Keith Vaughan (1912-1977)
Artist's Resale Right ("Droit de Suite"). Artist's… Read more
Keith Vaughan (1912-1977)

Figures and Trees

Keith Vaughan (1912-1977)
Figures and Trees
stamped with the studio stamp 'K.V.' (lower right)
ink, watercolour and gouache
20 7/8 x 16 3/8 in. (53 x 41.5 cm.)
Executed circa 1973.
Purchased by the previous owner at the 1989 exhibition.
Their sale; Christie's, London, 5 November 1999, lot 22.
London, Austin Desmond Fine Art, Keith Vaughan 1912-1977 A Selection of Work, November - December 1989, no. 101, pp. 10,32, illustrated.
Special notice

Artist's Resale Right ("Droit de Suite"). Artist's Resale Right Regulations 2006 apply to this lot, the buyer agrees to pay us an amount equal to the resale royalty provided for in those Regulations, and we undertake to the buyer to pay such amount to the artist's collection agent.

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Alice Murray
Alice Murray

Lot Essay

‘Vaughan evolved his own procedure while working with gouache that entailed making a series of automatic, random marks on the paper. These unconscious smudges and splashes might be incorporated into the structural design of the composition or become obliterated as the painting evolved; either way they kick-started the painting process for him. It was an intuitive ritual that started ‘as usual, with no more than a process. The making of a series of wet marks across the white board in a sequence of colours (blue black I fancy at the moment) and see where it leads.’ (Keith Vaughan, Journals, 2 July, 1972). No sooner than his routine was played out ‘how simple and clear the way becomes at once’ (Keith Vaughan, Journals, 13 May, 1940).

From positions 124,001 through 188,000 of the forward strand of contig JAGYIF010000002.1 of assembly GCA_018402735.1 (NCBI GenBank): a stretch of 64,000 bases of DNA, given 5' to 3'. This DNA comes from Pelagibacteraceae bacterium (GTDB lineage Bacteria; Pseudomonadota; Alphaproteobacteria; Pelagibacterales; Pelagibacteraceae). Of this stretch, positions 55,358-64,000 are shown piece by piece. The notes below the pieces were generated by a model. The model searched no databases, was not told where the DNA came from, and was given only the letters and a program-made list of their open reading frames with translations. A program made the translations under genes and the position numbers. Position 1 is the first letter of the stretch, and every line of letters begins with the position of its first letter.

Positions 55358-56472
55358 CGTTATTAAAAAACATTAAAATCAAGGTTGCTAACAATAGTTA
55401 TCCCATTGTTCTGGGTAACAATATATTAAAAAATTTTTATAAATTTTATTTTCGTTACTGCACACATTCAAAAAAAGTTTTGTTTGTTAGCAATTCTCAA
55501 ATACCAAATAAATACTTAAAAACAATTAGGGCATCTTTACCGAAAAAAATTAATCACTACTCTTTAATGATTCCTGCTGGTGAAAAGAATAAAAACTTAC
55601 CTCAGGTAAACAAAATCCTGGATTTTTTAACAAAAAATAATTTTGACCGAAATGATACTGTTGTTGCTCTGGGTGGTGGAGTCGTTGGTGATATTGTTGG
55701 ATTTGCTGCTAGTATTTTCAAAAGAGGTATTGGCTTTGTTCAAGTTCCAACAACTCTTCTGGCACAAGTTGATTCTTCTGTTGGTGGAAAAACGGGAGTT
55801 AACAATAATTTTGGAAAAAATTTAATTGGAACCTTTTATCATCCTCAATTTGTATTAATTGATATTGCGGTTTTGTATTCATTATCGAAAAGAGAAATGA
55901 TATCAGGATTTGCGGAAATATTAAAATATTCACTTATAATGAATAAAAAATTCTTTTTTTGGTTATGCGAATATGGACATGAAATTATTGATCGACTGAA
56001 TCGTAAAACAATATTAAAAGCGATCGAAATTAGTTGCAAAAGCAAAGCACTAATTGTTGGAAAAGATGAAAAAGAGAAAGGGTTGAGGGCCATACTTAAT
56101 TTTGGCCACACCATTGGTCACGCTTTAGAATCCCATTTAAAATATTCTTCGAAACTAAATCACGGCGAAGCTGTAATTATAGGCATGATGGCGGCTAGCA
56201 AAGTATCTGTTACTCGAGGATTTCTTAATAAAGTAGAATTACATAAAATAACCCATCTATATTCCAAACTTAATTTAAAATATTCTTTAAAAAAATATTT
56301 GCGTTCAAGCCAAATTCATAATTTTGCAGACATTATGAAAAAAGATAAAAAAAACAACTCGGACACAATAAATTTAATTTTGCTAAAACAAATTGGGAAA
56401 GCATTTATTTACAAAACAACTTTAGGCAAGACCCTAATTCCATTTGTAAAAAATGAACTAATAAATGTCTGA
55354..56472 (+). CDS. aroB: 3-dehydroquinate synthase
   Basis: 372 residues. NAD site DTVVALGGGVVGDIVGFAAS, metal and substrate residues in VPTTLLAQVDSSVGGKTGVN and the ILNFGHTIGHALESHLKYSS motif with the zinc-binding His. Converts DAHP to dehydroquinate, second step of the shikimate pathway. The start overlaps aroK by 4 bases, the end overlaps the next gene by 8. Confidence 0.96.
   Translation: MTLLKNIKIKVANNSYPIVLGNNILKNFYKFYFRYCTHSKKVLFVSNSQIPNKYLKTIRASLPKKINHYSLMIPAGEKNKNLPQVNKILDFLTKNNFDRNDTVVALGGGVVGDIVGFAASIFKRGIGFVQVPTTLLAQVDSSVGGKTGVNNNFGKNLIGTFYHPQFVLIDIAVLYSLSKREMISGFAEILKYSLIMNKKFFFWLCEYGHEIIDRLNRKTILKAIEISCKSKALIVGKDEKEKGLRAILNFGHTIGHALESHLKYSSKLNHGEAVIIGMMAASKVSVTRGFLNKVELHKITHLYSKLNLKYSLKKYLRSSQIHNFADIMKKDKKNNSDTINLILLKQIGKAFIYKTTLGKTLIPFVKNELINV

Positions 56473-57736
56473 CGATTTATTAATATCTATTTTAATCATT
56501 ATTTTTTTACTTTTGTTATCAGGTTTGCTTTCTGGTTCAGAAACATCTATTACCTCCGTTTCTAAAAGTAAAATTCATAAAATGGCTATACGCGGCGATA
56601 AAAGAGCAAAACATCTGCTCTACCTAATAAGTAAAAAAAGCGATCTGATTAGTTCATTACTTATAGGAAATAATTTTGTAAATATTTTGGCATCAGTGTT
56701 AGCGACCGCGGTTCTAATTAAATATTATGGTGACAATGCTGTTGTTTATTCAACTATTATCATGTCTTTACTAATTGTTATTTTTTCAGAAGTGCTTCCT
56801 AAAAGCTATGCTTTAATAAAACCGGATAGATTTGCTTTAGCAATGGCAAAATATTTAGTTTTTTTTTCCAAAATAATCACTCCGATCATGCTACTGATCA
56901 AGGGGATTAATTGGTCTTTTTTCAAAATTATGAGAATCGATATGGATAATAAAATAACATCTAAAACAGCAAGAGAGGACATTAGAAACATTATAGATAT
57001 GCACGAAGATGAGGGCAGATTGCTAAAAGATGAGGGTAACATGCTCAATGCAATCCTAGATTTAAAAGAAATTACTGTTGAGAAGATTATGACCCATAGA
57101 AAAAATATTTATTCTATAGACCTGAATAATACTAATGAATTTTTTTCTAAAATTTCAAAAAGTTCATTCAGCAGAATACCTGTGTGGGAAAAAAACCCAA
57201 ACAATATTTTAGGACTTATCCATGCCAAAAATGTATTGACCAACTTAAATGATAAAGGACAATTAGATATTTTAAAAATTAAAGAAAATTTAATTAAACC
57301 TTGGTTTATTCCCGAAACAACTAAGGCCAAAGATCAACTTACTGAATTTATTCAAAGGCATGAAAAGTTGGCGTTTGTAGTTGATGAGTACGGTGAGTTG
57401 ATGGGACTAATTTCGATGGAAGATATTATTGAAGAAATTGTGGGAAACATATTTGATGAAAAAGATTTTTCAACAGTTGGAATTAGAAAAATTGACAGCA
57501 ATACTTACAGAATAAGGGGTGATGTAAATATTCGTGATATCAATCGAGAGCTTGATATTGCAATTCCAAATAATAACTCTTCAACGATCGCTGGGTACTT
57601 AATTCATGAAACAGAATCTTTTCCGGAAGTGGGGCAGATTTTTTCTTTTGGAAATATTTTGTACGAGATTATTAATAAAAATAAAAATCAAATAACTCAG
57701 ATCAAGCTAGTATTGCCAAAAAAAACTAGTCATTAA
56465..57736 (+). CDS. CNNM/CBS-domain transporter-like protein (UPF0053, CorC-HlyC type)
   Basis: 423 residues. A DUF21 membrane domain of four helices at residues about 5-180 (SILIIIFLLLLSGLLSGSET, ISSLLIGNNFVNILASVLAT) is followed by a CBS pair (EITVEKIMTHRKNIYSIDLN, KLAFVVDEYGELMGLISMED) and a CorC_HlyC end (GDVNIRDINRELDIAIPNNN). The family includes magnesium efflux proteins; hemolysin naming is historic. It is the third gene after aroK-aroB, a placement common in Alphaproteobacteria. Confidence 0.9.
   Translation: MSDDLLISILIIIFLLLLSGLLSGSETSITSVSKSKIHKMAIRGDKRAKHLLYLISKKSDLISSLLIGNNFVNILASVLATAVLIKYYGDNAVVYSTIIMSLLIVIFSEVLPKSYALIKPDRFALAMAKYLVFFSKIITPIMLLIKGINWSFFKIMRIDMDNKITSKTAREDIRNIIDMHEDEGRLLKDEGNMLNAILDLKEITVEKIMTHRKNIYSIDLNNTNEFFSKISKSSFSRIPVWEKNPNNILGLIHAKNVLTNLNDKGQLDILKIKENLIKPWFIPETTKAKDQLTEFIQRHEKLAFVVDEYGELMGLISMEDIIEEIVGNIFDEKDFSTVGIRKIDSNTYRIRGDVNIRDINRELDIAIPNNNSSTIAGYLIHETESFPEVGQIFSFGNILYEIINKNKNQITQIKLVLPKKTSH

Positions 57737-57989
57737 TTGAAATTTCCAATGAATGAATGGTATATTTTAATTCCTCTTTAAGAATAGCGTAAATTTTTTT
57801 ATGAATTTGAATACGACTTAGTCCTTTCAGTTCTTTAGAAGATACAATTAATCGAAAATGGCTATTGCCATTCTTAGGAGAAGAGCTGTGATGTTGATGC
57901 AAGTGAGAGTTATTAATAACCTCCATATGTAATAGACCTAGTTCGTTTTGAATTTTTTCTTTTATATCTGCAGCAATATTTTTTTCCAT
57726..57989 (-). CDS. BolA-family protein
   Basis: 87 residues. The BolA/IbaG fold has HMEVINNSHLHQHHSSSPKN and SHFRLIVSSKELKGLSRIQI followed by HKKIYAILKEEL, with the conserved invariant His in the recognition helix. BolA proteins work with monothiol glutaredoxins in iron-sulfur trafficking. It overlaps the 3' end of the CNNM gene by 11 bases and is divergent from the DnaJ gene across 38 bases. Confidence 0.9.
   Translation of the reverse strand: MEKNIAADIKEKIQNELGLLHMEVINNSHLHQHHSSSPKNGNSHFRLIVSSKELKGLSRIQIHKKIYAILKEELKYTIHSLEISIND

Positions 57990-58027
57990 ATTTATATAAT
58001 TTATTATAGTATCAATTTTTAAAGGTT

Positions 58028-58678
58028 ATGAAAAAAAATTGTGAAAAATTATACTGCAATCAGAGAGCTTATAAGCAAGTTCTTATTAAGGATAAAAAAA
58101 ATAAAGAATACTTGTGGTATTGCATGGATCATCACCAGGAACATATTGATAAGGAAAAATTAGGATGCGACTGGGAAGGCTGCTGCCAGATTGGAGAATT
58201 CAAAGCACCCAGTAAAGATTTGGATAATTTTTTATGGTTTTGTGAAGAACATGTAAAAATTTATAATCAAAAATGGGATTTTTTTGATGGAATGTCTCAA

Vaughan then used black Indian ink to augment the arbitrary arrangement of emerging forms, letting the easy flow of his brush and his instinctive pictorial handwriting guide his gestures until more formal configurations began to emerge. Structuring the composition was vital. In an unpublished studio notebook, dating from 1958, he recorded the progress of his paintings from the initial marks to the final touches. One note reads:

'Necessity for compositional structure to run right through to the edges – disregarding identity of forms … not enough simply to balance shapes within the area. This is a subjectively obvious fact of which I have only just become conscious in words … the continuing lines are never obvious and are constantly interrupted by counter rhythms and thrust back and forth in space.' (Keith Vaughan, Notes on Painting, 16 October, 1958. Unpublished).

Vaughan’s pictorial scaffolding gradually transformed itself into contours of interlocking heads, shoulders and limbs of an assembly of figures or outlines of distant vegetation and tilted horizons. Work would advance mark against mark as fresh applications of gouache were spread over the picture plane in increasingly complex sequences; each chromatic decision, brush track or chance gesture was governed by what had previously been laid down. During the process, frequent adjustments had to be made since additional applications were needed to complement existing textures, tones and hues until eventually the gouache was completed’ (Gerard Hastings, Keith Vaughan, (co-author Philip Vann), London, 2012).

We are grateful to Gerard Hastings, whose new book Awkward Artefacts: The ‘Erotic Fantasies’ of Keith Vaughan is published by Pagham Press in association with the Keith Vaughan Society, for preparing this catalogue entry.

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